Beyond Visual Range missile

Beyond Visual Range missile

A Beyond Visual Range missile usually refers to an air-to-air missile that is capable of engaging at ranges beyond 20 nautical miles (37 km). This range has been achieved using dual pulse rocket motors or booster rocket motor and ramjet sustainer motor.

In addition to the range capability, the missile must also be capable of tracking its target at this range or of acquiring the target in flight. Systems in which a mid course correction is transmitted to the missile have been used.

Early air-to-air missile used semi active radar guidance, that is the missile used the radiation produced by the launching aircraft to guide it to the target. The latest generation of BVR missiles use a combination of semi-active and active radar.

The first such missiles were relatively simple beam riding designs that were soon replaced by Semi-active radar homing (SARH). This is where the launching aircraft's radar is "locked" onto the target in a Single Target Track (STT) mode, directing a radar energy at the target that the missile seeker can "see" as it reflects off the target. The radar antenna must "illuminate" the target until impact. Missiles like the Raytheon AIM-7 Sparrow and Vympel R-27 (NATO designation AA-10 'Alamo') home in on the reflected radiation, much like a Laser-guided bomb homes in on the reflected laser radiation. Some of the longest range missiles in use today still use this technology.

The first air-to-air missile to introduce a terminal active seeker of its own was the AIM-54 Phoenix carried by the F-14 Tomcat, which entered service in 1972. This relieved the launch platform of the need to illuminate the target until impact putting it at risk. The Phoenix and its associated Tomcat radar, the AWG-9 was capable of multiple track and launch capability, which was unique to the Tomcat/Phoenix until the advent of AMRAAM in 1991. Newer fire-and-forget type missiles like the Raytheon AIM-120 AMRAAM and the Vympel R-77 (NATO designation AA-12 'Adder') instead use an Inertial navigation system (INS) combined with initial target information from the launching aircraft and updates from a one or two-way data link in order to launch beyond visual range, and then switch to a terminal homing mode, typically active radar guidance. These types of missiles have the advantage of not requiring the launching aircraft to illuminate the target with radar energy for the entire flight of the missile, and in fact do not require a radar lock to launch at all, only target tracking information. This gives the target less warning that a missile has been launched and also allows the launching aircraft to turn away once the missile is in its terminal homing phase or engage other aircraft. The very longest range missiles like the Hughes (now Raytheon) AIM-54 Phoenix missile and Vympel R-33 (NATO designation AA-9 'Amos') use this technique also.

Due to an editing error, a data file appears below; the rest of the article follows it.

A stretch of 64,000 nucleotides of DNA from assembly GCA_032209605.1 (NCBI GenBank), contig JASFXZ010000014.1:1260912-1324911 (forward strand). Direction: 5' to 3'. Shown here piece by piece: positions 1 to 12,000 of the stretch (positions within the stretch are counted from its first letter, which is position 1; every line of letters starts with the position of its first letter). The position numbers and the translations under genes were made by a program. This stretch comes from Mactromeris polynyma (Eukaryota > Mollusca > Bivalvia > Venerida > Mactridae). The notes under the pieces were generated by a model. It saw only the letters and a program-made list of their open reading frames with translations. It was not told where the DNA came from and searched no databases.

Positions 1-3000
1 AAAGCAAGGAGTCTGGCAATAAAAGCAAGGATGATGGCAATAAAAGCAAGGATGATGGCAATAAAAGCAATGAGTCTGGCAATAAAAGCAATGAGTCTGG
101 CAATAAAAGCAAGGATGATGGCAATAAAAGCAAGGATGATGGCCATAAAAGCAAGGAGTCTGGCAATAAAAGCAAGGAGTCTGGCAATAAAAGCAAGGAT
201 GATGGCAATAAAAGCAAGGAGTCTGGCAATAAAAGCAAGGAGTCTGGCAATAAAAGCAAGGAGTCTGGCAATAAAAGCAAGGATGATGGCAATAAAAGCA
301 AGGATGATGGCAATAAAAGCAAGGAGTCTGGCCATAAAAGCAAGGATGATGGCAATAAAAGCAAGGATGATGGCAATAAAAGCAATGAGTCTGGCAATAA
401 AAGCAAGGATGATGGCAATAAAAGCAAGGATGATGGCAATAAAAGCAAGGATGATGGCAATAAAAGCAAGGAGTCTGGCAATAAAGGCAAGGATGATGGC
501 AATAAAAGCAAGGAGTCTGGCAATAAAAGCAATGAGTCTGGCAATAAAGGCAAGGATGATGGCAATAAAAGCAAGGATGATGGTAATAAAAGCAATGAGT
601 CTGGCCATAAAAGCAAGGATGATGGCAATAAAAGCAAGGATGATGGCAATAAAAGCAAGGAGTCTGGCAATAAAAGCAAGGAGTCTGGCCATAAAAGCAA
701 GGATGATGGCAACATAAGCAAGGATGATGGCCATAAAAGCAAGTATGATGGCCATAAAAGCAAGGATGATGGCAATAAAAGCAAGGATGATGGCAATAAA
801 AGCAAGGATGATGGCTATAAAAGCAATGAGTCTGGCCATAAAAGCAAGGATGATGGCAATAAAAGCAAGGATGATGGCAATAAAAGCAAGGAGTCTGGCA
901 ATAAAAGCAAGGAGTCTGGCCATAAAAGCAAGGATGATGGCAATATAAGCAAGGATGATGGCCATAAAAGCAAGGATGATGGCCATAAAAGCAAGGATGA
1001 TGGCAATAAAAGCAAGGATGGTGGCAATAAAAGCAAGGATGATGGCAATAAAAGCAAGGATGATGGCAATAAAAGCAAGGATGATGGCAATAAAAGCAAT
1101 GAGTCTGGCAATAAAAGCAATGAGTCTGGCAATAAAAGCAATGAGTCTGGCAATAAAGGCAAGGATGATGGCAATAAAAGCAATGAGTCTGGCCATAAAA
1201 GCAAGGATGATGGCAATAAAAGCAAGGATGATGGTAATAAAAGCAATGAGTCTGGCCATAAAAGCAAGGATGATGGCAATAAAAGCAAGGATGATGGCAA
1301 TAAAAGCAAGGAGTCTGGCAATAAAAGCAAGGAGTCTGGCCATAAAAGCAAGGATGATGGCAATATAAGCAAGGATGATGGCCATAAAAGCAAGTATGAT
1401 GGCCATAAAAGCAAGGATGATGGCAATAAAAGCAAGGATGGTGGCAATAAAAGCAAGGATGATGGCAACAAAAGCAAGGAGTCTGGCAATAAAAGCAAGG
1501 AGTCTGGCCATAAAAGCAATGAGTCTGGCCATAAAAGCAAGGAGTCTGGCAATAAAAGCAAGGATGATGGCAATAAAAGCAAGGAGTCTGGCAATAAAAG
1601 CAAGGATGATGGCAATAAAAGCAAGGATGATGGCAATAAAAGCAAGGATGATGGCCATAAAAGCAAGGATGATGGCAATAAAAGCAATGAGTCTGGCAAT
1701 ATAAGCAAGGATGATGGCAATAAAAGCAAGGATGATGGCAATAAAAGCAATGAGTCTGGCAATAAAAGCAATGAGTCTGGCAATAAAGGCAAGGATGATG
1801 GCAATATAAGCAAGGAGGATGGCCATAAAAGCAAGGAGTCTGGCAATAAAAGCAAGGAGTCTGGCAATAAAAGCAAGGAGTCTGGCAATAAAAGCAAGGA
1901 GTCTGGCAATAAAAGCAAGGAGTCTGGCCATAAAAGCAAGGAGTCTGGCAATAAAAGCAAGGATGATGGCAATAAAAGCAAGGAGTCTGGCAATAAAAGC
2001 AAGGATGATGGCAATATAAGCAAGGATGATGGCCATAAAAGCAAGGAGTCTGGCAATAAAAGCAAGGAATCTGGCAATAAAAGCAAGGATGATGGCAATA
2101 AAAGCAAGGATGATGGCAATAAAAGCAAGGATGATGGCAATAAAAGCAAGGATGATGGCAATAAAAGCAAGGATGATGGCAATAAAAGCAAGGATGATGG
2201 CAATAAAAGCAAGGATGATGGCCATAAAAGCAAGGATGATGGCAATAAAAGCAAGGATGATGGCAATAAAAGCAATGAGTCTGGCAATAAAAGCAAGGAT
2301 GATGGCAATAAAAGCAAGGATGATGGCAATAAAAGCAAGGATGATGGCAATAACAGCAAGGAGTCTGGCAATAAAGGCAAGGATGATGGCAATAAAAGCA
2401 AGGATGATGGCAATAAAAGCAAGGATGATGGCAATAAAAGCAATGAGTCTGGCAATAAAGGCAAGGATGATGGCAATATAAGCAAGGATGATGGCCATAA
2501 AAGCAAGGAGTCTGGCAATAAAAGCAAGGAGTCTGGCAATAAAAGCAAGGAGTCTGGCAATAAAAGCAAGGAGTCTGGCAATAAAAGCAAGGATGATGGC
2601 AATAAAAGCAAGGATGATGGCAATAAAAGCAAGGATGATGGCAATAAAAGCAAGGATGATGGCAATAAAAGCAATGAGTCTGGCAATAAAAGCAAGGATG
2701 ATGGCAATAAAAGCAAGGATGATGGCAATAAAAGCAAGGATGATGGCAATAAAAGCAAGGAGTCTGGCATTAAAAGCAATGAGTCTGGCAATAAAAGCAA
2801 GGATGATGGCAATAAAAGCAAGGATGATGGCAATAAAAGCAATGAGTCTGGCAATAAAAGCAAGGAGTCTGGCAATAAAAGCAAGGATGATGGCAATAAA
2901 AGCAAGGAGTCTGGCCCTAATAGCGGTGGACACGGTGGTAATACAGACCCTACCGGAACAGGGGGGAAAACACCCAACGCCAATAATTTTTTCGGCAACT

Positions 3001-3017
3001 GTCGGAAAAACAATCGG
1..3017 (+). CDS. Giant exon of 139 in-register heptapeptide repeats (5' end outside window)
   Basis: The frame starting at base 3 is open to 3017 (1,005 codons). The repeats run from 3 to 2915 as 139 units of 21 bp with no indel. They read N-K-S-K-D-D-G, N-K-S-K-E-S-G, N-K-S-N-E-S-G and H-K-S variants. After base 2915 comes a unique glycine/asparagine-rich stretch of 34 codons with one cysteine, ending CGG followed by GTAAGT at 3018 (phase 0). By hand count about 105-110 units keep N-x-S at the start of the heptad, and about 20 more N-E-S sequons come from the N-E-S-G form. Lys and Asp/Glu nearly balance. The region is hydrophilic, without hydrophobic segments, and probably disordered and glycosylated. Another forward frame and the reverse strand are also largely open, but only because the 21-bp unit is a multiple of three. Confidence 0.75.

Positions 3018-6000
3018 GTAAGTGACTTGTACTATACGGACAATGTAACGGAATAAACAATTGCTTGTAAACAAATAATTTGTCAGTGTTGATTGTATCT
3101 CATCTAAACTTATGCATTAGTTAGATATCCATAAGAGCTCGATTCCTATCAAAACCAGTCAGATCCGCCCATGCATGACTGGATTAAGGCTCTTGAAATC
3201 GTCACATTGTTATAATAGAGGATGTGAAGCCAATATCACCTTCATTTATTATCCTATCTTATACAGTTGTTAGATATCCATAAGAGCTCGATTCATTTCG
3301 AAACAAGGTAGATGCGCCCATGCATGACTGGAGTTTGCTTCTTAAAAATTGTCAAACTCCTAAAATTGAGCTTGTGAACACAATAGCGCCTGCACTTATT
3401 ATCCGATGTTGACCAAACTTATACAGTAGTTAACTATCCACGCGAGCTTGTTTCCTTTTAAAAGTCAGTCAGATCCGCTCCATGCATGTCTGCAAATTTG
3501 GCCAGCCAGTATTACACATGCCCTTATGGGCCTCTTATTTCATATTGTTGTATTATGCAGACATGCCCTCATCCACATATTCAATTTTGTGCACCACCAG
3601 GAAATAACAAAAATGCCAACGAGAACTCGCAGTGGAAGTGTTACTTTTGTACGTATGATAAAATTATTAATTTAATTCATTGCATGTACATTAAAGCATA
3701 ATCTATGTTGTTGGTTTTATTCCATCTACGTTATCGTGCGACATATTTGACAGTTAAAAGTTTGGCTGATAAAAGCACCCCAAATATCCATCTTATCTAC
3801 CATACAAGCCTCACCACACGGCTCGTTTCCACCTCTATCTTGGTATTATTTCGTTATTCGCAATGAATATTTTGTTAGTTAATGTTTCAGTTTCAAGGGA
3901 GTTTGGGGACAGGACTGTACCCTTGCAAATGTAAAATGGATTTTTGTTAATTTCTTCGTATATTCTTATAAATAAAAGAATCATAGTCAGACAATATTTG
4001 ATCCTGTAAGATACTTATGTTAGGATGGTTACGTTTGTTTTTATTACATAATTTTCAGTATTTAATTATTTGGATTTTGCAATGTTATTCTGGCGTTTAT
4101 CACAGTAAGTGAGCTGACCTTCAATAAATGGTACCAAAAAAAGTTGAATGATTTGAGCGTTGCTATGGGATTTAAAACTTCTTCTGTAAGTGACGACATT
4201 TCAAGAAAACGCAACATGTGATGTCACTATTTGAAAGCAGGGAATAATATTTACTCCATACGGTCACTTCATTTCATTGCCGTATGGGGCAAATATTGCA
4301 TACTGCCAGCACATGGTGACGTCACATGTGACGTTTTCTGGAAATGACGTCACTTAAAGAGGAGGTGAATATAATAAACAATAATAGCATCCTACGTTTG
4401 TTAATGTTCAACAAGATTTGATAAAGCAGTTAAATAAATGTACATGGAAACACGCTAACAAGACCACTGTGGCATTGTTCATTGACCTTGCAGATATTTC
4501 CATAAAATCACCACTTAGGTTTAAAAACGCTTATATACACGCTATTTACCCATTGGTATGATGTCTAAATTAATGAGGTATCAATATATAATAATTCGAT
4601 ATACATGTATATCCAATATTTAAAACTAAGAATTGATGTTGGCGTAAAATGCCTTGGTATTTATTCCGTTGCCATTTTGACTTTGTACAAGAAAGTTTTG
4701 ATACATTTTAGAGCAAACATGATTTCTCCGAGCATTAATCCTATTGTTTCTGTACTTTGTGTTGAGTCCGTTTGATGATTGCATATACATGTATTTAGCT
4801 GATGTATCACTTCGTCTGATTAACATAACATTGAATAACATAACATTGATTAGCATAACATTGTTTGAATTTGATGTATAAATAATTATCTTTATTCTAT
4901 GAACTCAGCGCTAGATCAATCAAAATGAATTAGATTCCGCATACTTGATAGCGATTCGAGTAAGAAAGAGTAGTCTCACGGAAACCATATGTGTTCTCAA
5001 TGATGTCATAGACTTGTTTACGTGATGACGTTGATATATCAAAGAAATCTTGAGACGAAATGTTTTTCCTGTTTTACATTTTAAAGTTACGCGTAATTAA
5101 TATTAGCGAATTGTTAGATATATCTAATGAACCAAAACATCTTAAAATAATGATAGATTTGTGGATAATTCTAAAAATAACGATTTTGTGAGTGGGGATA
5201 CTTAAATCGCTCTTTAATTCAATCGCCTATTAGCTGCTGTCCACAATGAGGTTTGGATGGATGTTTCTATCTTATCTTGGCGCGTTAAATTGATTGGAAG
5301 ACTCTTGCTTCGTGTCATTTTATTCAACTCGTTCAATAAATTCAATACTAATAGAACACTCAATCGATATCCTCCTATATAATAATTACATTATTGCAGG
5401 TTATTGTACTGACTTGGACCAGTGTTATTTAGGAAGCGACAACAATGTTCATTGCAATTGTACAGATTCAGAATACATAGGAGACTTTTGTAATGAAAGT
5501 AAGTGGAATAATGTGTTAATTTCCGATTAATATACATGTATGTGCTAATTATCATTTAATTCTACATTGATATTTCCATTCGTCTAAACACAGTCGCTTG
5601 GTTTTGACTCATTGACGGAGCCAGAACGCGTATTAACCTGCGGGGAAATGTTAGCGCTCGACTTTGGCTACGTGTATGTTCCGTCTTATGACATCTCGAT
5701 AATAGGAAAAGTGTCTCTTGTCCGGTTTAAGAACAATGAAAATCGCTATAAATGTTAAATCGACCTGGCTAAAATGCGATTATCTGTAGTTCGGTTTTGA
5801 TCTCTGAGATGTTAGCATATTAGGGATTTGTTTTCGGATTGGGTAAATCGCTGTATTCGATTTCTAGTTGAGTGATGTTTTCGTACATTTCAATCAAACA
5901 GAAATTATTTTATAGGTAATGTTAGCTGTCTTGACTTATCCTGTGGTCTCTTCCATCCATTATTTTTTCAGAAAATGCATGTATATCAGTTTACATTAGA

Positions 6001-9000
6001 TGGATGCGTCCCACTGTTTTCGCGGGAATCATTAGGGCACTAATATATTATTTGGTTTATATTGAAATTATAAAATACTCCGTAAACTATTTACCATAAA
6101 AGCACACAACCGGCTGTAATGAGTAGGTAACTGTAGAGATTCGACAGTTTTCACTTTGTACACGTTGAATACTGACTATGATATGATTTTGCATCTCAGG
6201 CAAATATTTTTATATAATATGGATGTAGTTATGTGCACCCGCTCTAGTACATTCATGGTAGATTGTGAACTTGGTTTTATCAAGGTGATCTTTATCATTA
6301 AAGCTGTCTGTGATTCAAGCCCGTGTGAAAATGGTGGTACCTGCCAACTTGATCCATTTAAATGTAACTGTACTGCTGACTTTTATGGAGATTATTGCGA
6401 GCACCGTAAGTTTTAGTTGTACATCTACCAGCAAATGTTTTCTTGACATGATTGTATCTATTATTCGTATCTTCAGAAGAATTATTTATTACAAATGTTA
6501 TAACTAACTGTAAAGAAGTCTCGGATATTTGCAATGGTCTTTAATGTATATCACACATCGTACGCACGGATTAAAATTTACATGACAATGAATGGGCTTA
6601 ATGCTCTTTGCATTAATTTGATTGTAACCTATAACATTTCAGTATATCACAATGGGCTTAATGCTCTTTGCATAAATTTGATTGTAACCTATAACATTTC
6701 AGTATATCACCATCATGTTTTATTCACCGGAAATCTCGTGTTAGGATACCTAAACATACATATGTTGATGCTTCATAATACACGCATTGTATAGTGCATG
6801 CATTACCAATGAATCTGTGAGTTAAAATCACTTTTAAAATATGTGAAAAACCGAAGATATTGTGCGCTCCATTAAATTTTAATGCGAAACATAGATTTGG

Some variants of the Vympel R-27 use Semi-active radar homing (SARH) for the initial guidance and then passive infra-red guidance for the final stage. This type of missile requires active guidance for a longer part of the flight than the fire-and-forget type of missiles but will still guide to the target even if radar lock is broken in the crucial final seconds of the engagement and may be harder to spoof with chaff due to the dual-type guidance.

Astra missile is an active radar homing Beyond visual range air to air missile (BVRAAM)being developed by Defence Research and Development Organisation (DRDO), India. This is the first air-to-air missile developed by India and when tested successfully India will join a prestigious group of countries that are US, France,Israel,Japan,Russia,South Africa and China who have so far produced such advanced missiles. The single stage, solid fuelled 'Astra' missile is more advanced in its category than the contemporary BVR missiles and it is capable of engaging and destroying highly manoeuvrable supersonic aerial targets.

Despite many years of development, this class of weapon has never been tested in the environment for which it was designed, but has instead mostly been used against poorly equipped adversaries.

ee also

* Skyflash
* AIM-54 Phoenix
* Astra missile
* Vympel R-27
* Vympel R-33
* Vympel R-77
* MBDA Meteor
* Sky Sword II

External links

* [ Meteor blazes path but challenges remain] Jane's Defence Weekly, 31 August 2006

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